If I recall, Dr. Vining had previously brought this matter up during a controversy over one of his funding sources: the Pioneer Fund, which was founded in 1937 to promote eugenics programs modeled on those of Nazi Germany. The Pioneer Fund is most notorious for funding research that proves the intellectual superiority of whites: its recipients have included Arthur Jensen, William Shockley, and J. Philippe Rushton, and a great deal of Pioneer-funded research was cited in Murray and Herrnstein's The Bell Curve. In short, the Pioneer Fund is committed to promoting science that "proves" white supremacy. (I recommend William Tucker's The Science and Politics of Racial Research and Russell Jacoby's anthology The Bell Curve Debate for more material on this subject.)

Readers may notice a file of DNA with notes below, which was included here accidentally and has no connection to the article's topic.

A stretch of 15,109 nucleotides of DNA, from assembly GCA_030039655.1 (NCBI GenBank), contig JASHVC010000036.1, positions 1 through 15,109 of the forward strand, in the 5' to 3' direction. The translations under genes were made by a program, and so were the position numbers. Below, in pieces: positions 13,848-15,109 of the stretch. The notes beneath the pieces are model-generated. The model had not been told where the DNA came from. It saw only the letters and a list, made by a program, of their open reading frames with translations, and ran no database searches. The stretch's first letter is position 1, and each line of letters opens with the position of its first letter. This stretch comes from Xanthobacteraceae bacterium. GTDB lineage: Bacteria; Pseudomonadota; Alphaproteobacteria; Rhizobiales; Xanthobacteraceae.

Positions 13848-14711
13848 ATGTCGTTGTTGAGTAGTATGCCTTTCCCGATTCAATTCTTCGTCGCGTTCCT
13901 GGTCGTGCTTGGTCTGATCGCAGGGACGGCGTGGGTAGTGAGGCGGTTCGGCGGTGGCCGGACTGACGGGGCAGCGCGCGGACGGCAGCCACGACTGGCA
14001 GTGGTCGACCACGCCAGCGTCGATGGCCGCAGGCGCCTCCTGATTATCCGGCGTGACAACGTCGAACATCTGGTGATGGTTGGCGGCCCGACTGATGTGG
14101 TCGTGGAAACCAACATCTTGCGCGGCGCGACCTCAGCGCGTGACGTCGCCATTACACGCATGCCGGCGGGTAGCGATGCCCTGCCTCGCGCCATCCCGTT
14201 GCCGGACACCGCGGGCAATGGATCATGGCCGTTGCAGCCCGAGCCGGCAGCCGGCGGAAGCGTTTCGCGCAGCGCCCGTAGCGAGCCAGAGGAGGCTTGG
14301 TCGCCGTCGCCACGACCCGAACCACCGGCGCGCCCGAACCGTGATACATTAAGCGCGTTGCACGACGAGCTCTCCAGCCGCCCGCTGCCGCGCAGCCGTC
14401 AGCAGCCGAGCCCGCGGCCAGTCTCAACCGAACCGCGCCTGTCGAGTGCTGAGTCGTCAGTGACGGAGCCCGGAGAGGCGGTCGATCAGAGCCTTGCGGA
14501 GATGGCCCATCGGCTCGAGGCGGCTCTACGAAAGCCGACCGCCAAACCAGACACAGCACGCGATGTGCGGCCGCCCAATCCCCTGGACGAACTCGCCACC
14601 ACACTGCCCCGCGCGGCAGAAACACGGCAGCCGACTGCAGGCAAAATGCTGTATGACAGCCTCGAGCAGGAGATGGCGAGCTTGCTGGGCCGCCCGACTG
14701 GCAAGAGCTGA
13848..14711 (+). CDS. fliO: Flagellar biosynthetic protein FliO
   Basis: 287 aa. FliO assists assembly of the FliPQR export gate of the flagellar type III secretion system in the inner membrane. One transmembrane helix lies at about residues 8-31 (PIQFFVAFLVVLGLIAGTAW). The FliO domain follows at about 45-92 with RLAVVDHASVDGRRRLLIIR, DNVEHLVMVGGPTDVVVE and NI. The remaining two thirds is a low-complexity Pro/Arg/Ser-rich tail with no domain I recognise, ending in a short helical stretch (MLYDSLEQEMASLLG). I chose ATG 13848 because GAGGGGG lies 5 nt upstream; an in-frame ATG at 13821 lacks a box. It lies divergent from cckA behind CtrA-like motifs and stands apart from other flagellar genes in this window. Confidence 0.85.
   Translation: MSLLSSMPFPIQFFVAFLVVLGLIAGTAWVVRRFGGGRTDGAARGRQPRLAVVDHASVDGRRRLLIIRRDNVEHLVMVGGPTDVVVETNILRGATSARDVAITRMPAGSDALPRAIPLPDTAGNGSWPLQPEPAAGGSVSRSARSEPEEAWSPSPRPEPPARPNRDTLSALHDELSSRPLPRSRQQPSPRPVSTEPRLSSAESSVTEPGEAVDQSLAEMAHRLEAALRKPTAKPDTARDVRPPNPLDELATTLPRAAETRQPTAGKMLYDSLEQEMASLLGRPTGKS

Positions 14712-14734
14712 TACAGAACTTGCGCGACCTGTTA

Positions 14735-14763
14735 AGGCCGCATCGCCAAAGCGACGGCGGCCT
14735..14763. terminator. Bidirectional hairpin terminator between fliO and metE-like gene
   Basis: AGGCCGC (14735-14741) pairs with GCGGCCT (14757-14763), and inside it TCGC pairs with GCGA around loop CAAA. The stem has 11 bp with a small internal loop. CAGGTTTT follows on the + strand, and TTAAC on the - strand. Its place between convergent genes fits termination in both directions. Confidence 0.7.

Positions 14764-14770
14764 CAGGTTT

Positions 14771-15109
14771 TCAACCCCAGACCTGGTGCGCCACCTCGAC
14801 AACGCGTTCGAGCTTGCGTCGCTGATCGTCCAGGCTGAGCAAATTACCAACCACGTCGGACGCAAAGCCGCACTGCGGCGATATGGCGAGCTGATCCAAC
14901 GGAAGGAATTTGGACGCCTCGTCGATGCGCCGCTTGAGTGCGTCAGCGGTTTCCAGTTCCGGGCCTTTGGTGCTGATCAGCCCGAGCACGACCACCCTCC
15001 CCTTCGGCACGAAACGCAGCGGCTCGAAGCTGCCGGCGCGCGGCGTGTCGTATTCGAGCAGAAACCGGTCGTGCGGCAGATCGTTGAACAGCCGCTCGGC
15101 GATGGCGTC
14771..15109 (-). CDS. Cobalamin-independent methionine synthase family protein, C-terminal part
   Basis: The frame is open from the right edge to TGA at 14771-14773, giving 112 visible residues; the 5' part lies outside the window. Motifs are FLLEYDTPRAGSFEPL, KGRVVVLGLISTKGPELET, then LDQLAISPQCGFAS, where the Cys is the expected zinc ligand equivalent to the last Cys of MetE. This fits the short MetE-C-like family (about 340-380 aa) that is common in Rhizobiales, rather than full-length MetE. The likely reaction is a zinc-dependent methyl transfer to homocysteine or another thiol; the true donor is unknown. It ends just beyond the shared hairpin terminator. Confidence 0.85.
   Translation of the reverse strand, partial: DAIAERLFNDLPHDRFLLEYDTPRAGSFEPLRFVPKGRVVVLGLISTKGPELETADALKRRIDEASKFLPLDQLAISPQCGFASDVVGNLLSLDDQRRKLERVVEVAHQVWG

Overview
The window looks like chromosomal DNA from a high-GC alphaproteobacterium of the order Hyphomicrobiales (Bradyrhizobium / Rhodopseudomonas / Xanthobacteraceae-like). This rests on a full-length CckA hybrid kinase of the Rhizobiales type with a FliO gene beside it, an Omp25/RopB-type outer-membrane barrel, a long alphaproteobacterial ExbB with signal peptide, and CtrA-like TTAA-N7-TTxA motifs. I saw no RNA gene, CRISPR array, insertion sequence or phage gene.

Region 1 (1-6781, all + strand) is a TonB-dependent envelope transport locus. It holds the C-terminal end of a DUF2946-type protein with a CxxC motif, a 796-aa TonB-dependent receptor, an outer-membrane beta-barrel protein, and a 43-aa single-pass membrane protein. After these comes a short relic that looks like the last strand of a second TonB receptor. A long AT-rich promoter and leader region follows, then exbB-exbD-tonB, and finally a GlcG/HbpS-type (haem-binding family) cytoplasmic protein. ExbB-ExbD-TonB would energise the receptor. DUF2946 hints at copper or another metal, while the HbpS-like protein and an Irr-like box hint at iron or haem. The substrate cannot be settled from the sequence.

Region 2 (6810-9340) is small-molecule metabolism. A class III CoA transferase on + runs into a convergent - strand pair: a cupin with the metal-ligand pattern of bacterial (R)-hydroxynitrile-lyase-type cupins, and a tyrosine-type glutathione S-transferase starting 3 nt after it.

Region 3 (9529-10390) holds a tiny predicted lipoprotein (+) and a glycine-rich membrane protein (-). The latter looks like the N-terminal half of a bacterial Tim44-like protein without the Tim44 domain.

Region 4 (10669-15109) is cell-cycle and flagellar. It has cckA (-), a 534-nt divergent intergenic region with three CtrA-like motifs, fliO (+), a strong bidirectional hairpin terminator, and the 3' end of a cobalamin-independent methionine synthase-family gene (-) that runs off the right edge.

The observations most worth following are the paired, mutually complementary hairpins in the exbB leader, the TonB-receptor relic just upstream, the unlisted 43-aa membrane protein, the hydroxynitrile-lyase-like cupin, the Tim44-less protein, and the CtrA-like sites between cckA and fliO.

The response to Vining in the May 21st issue was simple, direct, and correct: that the University should protect the right of faculty to receive legally legitimate funding. This has been the case with Daniel Vining: while I deplore the source of his funds, and how his research has been used, he has the right to receive Pioneer monies. And this right has, to the best of my knowledge, been protected by the University.
Yet Dr. Vining now demands that the rest of the University refuse monies from the Ford Foundationa group which, despite Vining's endless nitpicking, is certainly less committed to racist doctrines than his own funding source. About the kindest thing one can say about Vining's demand is that it's simply irrational.
Brian Siano, Office Systems Coordinator, Center for Clinical Epidemiology & Biostatistics, School of Medicine
Volume 42 Number 34
June 18, 1996
Return to Almanac's homepage.
Return to index for this issue.